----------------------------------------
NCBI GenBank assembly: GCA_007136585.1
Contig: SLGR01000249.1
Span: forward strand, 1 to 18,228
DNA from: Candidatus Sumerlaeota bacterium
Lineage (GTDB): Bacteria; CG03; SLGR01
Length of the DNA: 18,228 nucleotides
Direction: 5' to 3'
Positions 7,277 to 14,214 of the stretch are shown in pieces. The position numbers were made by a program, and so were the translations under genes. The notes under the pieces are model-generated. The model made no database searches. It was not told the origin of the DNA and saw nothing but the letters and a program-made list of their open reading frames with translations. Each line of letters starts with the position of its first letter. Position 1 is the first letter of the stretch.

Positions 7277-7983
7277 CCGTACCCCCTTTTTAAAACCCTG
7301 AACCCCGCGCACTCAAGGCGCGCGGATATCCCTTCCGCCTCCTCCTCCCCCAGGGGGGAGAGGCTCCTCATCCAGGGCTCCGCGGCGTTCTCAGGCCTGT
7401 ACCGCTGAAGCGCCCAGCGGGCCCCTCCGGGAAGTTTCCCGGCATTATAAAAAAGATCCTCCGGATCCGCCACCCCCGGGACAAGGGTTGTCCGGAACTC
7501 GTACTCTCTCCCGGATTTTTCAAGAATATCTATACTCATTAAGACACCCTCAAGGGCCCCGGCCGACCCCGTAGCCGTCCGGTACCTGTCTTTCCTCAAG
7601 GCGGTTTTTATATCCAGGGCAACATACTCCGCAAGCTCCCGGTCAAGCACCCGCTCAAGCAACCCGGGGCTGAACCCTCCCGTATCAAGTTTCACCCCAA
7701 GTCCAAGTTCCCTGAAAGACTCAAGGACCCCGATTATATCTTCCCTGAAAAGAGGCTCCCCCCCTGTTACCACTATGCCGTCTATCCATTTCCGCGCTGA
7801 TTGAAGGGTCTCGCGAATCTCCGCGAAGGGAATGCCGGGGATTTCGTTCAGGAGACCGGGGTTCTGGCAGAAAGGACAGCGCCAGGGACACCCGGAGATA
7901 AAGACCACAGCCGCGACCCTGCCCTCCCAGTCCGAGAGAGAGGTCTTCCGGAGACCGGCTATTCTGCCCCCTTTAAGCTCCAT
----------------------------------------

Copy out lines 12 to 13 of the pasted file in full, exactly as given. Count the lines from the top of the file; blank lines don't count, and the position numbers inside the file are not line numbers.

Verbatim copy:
7401 ACCGCTGAAGCGCCCAGCGGGCCCCTCCGGGAAGTTTCCCGGCATTATAAAAAAGATCCTCCGGATCCGCCACCCCCGGGACAAGGGTTGTCCGGAACTC
7501 GTACTCTCTCCCGGATTTTTCAAGAATATCTATACTCATTAAGACACCCTCAAGGGCCCCGGCCGACCCCGTAGCCGTCCGGTACCTGTCTTTCCTCAAG